It was one of the stories he had heard told the most and they told it in exactly the same way.
She had that look in her eye. The look Aunt Ellen and his mother always talked about before turning away, and he remembers how he hung around the soccer fields for a long time before going home. When he got back, his mother and Aunt Ellen were in the kitchen smoking cigarettes and they asked him how Grandmother was. He said she was fine and she sent her love. He sat there at the end of the table, and afterwards he stood as he always did, together with his mother, and waved across the lawn to Aunt Ellen who stood at her window and waved back. It wouldn’t pay to tell. His mother didn’t care for Grandmother, and yet she was always tagging along behind her. Every day, week in and week out, through one story after another. Mother and Aunt Ellen tagging along.
One of the episodes his mother and Aunt Ellen talked about most often as an example of how unreasonable Grandmother was concerned one Sunday during the war when his mother and Aunt Ellen had spent all day making paper-cuttings. It was one of the stories he had heard told the most and they told it in exactly the same way. It was about how they had been cutting all day until the tips of their fingers were red and sore. Then they had put all their fine paper-cuttings onto a string and joined them together in an intricate pattern to make a mobile. They hung the mobile up above the dining table, only for the two brothers who had yet to leave home to get the idea of using it as a target. His mother and Aunt Ellen tried to get Grandmother to make them stop, but all she did was sit with her coffee cup raised to her mouth and giggle.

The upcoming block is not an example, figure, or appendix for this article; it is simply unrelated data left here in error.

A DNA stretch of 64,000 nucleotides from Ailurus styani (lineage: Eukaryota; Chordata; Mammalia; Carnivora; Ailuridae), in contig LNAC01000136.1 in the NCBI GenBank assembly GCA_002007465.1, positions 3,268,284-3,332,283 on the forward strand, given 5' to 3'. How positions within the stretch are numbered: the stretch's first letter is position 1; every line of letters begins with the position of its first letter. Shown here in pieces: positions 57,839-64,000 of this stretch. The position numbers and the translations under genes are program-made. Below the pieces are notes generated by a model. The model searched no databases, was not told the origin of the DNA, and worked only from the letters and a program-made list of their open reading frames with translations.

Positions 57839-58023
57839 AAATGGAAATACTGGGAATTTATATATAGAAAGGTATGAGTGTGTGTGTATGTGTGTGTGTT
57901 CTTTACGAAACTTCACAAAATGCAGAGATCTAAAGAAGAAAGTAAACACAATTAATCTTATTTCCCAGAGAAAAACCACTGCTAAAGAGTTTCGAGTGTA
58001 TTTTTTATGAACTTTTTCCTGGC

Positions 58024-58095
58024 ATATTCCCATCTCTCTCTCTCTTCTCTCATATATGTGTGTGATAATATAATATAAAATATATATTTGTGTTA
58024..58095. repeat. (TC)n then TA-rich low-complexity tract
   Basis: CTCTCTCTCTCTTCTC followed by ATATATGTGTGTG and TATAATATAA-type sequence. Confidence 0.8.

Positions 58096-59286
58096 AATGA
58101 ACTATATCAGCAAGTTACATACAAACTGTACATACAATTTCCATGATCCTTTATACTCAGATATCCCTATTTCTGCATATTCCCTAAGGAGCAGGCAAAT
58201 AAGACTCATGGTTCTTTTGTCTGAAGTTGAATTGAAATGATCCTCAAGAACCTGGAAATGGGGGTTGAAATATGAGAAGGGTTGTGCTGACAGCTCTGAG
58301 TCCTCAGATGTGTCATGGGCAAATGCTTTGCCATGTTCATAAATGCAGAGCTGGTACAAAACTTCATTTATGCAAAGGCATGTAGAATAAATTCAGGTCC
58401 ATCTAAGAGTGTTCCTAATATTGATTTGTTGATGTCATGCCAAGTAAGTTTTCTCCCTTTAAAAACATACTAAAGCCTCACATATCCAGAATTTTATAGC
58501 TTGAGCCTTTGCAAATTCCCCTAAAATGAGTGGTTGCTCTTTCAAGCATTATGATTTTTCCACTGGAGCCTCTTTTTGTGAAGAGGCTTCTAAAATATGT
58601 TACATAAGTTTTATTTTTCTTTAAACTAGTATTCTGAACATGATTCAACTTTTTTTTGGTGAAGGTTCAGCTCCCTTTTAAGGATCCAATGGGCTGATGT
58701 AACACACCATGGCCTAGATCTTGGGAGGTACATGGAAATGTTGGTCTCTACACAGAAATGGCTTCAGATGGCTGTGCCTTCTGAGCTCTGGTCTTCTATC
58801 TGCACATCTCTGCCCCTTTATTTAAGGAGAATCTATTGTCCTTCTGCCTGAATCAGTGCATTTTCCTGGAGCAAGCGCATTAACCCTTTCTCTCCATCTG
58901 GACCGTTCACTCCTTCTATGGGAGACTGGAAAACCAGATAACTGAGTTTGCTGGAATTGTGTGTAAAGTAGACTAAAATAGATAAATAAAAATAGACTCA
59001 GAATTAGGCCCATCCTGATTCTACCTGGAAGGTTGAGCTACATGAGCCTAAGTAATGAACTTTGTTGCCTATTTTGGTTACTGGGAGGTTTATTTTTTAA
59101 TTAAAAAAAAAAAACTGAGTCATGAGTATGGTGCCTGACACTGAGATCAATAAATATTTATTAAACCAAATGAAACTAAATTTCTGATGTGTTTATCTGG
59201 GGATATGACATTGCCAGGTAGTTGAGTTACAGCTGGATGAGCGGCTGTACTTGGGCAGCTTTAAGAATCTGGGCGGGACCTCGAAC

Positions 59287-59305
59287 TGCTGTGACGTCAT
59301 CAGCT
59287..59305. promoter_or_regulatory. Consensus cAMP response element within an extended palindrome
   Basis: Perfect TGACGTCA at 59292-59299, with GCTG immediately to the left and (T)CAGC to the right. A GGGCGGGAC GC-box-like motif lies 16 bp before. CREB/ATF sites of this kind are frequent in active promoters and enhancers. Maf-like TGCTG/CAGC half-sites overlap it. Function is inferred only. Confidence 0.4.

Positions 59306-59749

“She giggled?” he asked.
“Yes, she damn well did.”
And he imagined how Grandmother had sat there with a sugar cube between her teeth, observing her daughters with amusement as they ran around the table in tears.
Later, Grandmother died, and now his mother too, and he was over forty and Aunt Ellen had looked like a frail bird in the doorway when he took her home after the funeral. It wasn’t enough to close the circle, he thought to himself as he crossed over the lawns between the buildings to take the back stairs up to his place. The apartment felt empty. He thought about his mother as he sat in the kitchen waiting for the coffee to brew. She had still seemed alert enough, and he remembered how everything around her got so infected at the end. It was like she had been leaking. Maybe it was the cancer, but he thought she smelled sour, and she felt around with her hands. All the time, back and forth over the duvet, her fingers like stalks. She told him all kinds of little stories. How he had bitten her when he was small. How she regretted not having moved further away. She told him about his grandfather, and how she loved to follow him around as a child and watch him as he sealed the potato sacks. Grandfather talked to the cows when he gave them fodder and washed their udders. Grandfather kept rabbits at the back of the cowshed. They were white and brown, and bred well during the war.